Dave Ramsey is a Budgeting Ninja

A big name in the budget, and money saving field is Dave Ramsey. The way he suggests doing a budget can really help you see where you can do better.

dave ramsey budgetI highly recommend you check out his guide to budgeting. Click the link!

His first step is to list out all your sources of income. This would be your paycheck, if you have a spouse, include their paycheck, any side jobs or residual income, and anything else coming in, put on the list.

After this is done, you need to put a list together of what is going out. This will include house payment (or rent), phones, car, debt, food, and all bills on the other side.

Once both are written down you need to see if there is any where that you may be over spending, eating out for example, then make plans to cut that down. For the next couple months, for every dollar spent a note should be made of where it goes. This will help you see exactly where the money is going and allow you cut out the fat.

By following those steps you will be able to make little changes and save a bit more money. Dave suggests saving up $1000 for an emergency fund. If the car unexpectedly breaks down, you can use it for that type of stuff, then you are not out a car and now relying on public transportation to get you to work. By being prepared for any situation, this will help you be more confident and stress-free in life, which can potentially help you become a more reliable employee, which is what every company is looking for!

Success in life all begins with a plan. If you just go through life hoping things will work out, they wont. A famous saying by Alan Lakein goes, “Failing to plan is planning to fail.” If you don’t have a plan for your money, it doesn’t matter if you are paid every two weeks, every week, or even every day, without a plan you will always be short and never have enough.

Riley Smith
Account Manager | North Salt Lake, Utah Office
Your Employment Solutions

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Don’t Go Broke This Holiday Season… Budget!

Setting a Budget Now Could Make For A Rewarding Holiday Season!

Iholiday-budgett’s that time of year again! You know… the time for giving gifts, hosting holiday parties, entertaining friends and family. For many people this leads to overspending and financial stress. But for you it could mean a more affordable and less stressful season if you start now by setting a realistic holiday budget and making sure to stick to it throughout the holiday season.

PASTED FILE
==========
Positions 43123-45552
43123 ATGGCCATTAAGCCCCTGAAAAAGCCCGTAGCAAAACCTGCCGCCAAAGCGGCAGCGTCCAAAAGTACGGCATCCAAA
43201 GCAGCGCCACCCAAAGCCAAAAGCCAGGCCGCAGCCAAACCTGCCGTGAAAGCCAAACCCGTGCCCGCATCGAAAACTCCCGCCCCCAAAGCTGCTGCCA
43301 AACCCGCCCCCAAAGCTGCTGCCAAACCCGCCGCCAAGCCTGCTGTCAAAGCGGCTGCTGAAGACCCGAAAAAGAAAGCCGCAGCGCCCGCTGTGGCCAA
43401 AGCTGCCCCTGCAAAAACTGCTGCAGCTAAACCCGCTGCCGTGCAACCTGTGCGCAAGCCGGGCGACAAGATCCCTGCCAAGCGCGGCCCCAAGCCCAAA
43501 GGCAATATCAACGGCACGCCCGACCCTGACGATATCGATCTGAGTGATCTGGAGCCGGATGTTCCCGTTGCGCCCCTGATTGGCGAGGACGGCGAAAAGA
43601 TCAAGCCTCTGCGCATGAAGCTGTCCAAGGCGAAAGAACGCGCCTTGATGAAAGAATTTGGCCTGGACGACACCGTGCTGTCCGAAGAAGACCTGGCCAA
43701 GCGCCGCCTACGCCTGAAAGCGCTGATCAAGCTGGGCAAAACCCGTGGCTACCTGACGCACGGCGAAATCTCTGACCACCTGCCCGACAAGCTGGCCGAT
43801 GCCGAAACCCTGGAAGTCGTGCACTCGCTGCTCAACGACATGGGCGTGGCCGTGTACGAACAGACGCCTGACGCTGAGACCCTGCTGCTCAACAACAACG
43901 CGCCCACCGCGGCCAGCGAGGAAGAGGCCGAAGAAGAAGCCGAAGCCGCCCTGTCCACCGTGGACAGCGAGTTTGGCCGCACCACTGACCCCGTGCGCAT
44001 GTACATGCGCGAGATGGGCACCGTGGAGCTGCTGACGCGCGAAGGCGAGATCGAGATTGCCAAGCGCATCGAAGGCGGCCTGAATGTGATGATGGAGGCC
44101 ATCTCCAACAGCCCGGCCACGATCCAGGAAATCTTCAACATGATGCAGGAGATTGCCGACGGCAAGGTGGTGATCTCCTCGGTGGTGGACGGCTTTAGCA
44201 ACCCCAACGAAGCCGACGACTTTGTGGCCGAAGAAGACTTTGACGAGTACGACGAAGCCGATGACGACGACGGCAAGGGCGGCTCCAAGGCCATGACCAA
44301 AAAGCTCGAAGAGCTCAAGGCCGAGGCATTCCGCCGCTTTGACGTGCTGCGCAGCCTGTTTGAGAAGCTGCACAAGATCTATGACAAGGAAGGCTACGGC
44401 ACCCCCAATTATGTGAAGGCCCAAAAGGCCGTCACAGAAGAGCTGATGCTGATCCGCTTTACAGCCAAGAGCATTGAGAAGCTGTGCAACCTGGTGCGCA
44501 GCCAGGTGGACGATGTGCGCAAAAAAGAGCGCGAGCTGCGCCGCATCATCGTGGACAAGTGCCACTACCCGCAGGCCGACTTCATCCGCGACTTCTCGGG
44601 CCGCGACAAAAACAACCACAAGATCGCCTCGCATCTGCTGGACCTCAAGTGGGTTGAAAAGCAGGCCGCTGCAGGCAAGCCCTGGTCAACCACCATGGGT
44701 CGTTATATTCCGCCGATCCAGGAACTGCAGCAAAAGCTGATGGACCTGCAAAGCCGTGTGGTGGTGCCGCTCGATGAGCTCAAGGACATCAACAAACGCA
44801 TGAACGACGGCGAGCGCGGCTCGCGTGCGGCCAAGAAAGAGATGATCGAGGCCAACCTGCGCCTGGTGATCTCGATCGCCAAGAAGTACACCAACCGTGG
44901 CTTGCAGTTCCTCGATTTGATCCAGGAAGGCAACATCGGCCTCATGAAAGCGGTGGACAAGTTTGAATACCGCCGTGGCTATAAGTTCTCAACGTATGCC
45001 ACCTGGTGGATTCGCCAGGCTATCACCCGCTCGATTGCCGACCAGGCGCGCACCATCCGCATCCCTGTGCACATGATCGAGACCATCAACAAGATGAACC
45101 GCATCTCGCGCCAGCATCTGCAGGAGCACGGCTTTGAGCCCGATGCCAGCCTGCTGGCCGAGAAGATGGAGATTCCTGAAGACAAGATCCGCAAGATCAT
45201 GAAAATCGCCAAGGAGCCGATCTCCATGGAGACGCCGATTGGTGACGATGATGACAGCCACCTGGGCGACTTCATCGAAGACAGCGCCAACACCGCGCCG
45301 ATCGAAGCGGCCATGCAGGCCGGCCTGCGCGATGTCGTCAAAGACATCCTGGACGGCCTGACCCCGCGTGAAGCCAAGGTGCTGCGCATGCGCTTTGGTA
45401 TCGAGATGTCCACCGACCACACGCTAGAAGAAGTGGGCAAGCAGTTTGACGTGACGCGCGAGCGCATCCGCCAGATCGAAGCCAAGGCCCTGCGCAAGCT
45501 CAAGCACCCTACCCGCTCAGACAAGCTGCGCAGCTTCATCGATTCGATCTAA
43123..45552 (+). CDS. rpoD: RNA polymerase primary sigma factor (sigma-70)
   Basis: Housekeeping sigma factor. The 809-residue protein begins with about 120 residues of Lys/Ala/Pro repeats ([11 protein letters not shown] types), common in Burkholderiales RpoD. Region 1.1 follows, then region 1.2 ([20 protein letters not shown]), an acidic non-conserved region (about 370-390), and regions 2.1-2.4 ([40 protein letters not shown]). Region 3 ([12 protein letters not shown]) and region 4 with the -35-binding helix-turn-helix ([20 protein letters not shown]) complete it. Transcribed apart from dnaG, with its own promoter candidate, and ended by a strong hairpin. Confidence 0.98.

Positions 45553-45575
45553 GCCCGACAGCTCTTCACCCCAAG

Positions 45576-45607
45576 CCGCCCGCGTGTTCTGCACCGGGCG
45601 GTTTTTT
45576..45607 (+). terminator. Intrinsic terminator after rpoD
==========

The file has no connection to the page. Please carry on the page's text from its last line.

The best way to start making a budget is to take a look at what you spent last year during this time. If you didn’t save your receipts or don’t have that information on hand, you’ll be okay, but it would be wise to begin tracking that this year so you can make a better game plan in the years to come.

Start by asking yourself the following questions:

  1. What areas did I spend more on last year than I had planned?
  2. Are there any purchases I would have done differently if I could go back in time?
  3. Was there anything I bought that went to waste or wasn’t necessary?

holiday-budgetingContinue on by making a list of the holiday purchases and events you plan to spend money on this year. Consider all major items including gifts, meals, travel, entertainment, etc. and then estimate how much you can afford to spend in each category. What usually helps me is setting spending limits for each person I plan to buy a gift(s) for.

I also like to consider taking advantage of sales and coupons to get the best deals on the items I plan to buy (which works for gifts or food, etc.). I have a huge knack for homemade gifts too, which saves money and increases the value of the gift, in my opinion!

Receipts add up quick, so have a game plan before heading out to do any holiday shopping this year! Setting realistic goals for your budget ahead of time helps make sure you don’t spend money you don’t have or don’t spend more than you feel comfortable with. Each of us has different ideas on what an appropriate holiday budget is, but many financial advisors say to not spend more than 1.5% of your annual income on holiday expenses.